Rendel (2017)

Paul Andolina is back to share another foreign superhero movie. If you like his stuff, check out his site Wrestling with Film

What if the Punisher wasn’t a veteran and instead was a financial advisor who happened to get on the wrong side of a corporation with nefarious motives? That’s what I feel Rendel: Dark Vengeance, a 2017 Finnish superhero film answers. It’s the first Finnish superhero film but it’s far from the colorful SFX laden movies that most of us are used to.

Based on a character that director Jesse Haaja created as a teenager, Rendel is a movie about a vigilante who longs for revenge more than justice. Rämö is a financial advisor, who has a wife and a daughter. Unfortunately for him, VALA an organization that has created a vaccine is looking for a loan to push their vaccine throughout the European Union. When he denies the corporation the loan, Pekka Erkola, one of the higher-ups of VALA makes sure he will never get another job in his field again.

Spending his days in bars after an unfruitful job search, a man name Kurrika offers him a job for VALA. Rämö is tasked with filing and destroying certain paperwork regarding VALA’s work on the vaccine but is warned to stay away from a strange chemical that is used in the drug’s manufacturing as it will harden and become impossible to remove from your ski. Kurrika tells him it bonds on a cellular level and is dangerous. 

Rämö takes his job home and keeps some of the files as he becomes obsessed with VALA’s operations. 

However, this gets the attention of Erkola’s son as he is told not to tell anyone about his job.

Erkola’s son, Rotikka is tasked with doing his father’s dirty work, performing most of the criminal activity necessary to move the vaccine and money throughout Finland. He has a wild temper and his father and he do not always see eye to eye. He takes matters into his own hands breaking into Rämö’s home, executing his wife, daughter, and has his henchman bash Rämö’s head in with a nail-studded bat.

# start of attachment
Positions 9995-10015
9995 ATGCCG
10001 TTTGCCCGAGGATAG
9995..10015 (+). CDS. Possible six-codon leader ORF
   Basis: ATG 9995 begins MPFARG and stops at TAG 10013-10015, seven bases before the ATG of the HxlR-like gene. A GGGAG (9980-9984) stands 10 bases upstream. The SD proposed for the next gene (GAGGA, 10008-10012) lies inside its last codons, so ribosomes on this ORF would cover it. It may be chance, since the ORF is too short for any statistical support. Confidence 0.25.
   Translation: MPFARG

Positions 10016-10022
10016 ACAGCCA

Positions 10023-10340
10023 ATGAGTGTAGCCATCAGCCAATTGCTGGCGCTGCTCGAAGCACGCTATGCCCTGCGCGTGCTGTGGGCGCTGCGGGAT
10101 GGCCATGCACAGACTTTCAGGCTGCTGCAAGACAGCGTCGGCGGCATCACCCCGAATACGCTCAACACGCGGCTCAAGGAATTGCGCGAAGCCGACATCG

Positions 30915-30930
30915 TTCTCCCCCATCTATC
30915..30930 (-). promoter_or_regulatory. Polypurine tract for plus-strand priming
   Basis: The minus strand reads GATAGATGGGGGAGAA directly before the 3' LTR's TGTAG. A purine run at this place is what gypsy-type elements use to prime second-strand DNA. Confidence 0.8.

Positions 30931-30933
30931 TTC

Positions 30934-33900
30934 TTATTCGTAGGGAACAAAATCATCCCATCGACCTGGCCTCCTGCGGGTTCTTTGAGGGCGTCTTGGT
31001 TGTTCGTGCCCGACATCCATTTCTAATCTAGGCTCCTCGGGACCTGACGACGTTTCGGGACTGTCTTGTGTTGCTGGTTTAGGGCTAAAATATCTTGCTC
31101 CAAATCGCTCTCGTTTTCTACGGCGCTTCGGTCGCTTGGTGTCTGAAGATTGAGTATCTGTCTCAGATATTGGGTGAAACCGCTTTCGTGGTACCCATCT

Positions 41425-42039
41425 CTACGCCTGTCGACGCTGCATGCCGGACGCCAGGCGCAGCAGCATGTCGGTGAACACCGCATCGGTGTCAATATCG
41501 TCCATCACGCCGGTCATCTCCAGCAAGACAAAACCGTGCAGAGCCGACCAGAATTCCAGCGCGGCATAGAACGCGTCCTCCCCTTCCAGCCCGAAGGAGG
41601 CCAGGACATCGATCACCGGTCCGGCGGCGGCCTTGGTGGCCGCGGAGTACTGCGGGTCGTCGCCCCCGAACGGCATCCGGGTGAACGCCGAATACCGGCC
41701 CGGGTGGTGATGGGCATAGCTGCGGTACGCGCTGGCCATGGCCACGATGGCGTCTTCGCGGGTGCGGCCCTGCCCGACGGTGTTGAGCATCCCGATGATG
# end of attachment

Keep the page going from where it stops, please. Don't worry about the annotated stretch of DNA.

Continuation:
Rämö survives the attack and becomes Rendel by using the chemical Kurikka warned him about to cover his face, giving himself a seemingly permanent mask. He dons a bike jacket and sets out to get revenge on Rotikka and VALA who have taken everything from him.

This movie is dark and I don’t just mean in tone. Almost the entirety of the film is in dark and dingy locations; abandoned factories, warehouses, and desolate parking lots. It really helps set the mood for the movie. This is a desperate time for the town of Mikelli. They are being pressured by VALA into accepting the vaccine’s distribution in their town and crime seems to be running rampant, and the settings show the ugly reality that is becoming the new norm.

Rendel is an excellent watch but may be too slow moving for some folks. This movie isn’t full of the quick cut, high octane action that some audiences are used to. If you are a fan of more mature superhero films I think you are the perfect audience for this film. I’d like to see more than just the underworld that VALA seems to have its hands so deep in. I’d like to see the things that happen in the daylight as well. A sequel has been announced due to Rendel‘s success and I am eager to see it. 

I hope a lot of folks seek out this film as I’m always eager to see foreign films get distribution here in the United States. With our market over saturated with blockbusters and films with huge Hollywood casts it’s always nice to see films with not super huge budgets from other countries do well. Rendel  had a budget of about 1,650,000 USD which pales in comparison to a lot of the movies Marvel and D.C. have been putting out on our domestic streams but I feel like it holds its own among independently made superhero films that we see here in the states.

One thought on “Rendel (2017)

  1. See, this is what *(&^%$ me off about the loss of video stores. Back in those days, I’d see this on the shelf and home it would come. Because of this review, now I know about this film and I’ll seek it out.

    I’d also a have to add is angers me that we lost the old days of movie theatres (singles and duplexs) when Eurofilms received U.S distribution. It’s just not right that all these U.S movies get threaticals overseas, but Eurofilms receive no U.S theatricals.

    Thanks for this review.


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